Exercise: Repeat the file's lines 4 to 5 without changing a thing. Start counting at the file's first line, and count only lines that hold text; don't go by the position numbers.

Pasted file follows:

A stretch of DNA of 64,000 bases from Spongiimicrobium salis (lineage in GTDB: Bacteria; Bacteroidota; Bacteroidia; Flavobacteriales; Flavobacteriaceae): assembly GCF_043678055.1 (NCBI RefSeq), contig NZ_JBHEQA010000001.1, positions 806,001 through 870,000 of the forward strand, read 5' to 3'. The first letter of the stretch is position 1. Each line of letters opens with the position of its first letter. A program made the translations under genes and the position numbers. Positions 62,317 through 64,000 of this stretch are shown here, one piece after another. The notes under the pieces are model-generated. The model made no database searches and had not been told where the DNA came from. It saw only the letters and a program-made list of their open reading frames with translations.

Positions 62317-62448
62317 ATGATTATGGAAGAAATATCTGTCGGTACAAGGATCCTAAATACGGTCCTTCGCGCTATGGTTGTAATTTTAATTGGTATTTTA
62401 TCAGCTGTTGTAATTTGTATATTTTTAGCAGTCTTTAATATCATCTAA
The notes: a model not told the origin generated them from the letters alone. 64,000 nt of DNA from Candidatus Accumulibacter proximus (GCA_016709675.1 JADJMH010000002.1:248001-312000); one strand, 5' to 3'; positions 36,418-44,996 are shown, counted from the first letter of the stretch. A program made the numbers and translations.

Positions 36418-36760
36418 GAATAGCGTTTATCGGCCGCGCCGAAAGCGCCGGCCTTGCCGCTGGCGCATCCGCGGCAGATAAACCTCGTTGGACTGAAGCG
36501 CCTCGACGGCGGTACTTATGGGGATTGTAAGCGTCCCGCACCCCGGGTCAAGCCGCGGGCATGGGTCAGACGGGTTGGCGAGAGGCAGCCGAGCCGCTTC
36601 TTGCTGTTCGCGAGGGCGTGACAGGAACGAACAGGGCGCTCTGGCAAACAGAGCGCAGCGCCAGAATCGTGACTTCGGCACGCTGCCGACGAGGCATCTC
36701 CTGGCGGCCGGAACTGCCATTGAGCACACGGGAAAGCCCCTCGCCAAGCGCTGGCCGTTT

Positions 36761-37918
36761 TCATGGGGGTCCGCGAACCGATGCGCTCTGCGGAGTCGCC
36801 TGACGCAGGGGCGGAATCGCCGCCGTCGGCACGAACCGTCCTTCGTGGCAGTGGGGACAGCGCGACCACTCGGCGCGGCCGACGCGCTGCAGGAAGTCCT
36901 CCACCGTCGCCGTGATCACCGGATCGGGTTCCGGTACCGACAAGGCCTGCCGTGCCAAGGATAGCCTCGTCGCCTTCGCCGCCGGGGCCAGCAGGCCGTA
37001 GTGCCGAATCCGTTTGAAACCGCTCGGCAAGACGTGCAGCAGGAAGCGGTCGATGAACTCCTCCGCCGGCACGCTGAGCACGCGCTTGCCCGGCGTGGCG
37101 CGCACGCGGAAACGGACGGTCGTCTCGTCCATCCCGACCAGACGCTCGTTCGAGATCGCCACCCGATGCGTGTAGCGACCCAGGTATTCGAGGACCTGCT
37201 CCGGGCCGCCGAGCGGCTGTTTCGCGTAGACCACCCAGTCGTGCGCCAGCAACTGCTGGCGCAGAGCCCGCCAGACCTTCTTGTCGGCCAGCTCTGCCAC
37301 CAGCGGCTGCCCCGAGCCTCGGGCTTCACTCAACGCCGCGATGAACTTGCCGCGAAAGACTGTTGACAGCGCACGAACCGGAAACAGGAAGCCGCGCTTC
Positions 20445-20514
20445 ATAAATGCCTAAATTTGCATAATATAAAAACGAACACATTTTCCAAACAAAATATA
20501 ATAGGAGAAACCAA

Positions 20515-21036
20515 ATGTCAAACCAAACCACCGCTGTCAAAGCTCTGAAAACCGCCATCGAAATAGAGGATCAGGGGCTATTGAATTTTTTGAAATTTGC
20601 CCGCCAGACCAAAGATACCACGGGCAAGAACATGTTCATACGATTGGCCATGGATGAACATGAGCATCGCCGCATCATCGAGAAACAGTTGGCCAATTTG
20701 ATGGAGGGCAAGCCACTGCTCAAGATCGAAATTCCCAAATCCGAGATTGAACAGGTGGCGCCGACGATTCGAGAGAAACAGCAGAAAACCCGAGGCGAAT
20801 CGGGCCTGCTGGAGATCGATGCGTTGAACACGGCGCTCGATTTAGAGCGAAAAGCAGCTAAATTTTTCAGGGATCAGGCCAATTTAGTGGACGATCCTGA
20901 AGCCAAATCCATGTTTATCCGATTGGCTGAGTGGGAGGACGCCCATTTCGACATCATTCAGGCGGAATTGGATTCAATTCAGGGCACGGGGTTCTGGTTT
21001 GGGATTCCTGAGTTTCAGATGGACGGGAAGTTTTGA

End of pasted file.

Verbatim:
62401 TCAGCTGTTGTAATTTGTATATTTTTAGCAGTCTTTAATATCATCTAA
The notes: a model not told the origin generated them from the letters alone. 64,000 nt of DNA from Candidatus Accumulibacter proximus (GCA_016709675.1 JADJMH010000002.1:248001-312000); one strand, 5' to 3'; positions 36,418-44,996 are shown, counted from the first letter of the stretch. A program made the numbers and translations.